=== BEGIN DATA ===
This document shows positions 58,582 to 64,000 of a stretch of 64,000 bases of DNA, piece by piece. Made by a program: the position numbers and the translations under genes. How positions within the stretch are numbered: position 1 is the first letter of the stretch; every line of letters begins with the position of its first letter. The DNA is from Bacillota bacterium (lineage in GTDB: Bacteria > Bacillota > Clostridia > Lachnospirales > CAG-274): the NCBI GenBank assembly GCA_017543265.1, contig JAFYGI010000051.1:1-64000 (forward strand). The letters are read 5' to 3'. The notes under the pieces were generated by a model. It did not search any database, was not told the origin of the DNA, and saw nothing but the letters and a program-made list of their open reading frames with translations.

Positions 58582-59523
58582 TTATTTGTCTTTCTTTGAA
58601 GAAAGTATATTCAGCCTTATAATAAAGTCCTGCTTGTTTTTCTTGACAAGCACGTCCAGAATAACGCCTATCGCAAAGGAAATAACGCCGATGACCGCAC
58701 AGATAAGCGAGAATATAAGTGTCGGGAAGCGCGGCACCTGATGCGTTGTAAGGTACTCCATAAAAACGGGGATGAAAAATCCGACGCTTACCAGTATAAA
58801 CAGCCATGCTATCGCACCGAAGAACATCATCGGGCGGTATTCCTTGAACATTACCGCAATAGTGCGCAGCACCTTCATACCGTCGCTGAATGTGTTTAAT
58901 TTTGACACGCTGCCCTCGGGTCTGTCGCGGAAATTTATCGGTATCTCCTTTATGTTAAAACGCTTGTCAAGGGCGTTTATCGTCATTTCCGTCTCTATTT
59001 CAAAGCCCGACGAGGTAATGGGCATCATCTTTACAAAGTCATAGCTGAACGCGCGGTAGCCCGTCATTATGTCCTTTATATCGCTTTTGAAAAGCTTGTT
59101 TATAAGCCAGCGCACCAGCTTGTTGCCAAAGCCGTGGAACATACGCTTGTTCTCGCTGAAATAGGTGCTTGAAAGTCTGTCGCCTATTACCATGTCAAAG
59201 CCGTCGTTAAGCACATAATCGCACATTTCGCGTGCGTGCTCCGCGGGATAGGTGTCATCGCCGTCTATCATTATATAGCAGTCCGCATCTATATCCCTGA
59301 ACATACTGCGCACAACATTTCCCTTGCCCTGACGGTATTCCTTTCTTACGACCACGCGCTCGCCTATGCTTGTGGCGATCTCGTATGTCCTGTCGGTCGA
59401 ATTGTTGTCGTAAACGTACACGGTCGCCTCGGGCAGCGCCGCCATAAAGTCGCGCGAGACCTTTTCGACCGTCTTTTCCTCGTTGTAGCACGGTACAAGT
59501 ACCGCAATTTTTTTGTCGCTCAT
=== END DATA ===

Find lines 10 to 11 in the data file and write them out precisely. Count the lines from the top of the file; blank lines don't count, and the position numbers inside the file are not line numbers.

59201 CCGTCGTTAAGCACATAATCGCACATTTCGCGTGCGTGCTCCGCGGGATAGGTGTCATCGCCGTCTATCATTATATAGCAGTCCGCATCTATATCCCTGA
59301 ACATACTGCGCACAACATTTCCCTTGCCCTGACGGTATTCCTTTCTTACGACCACGCGCTCGCCTATGCTTGTGGCGATCTCGTATGTCCTGTCGGTCGA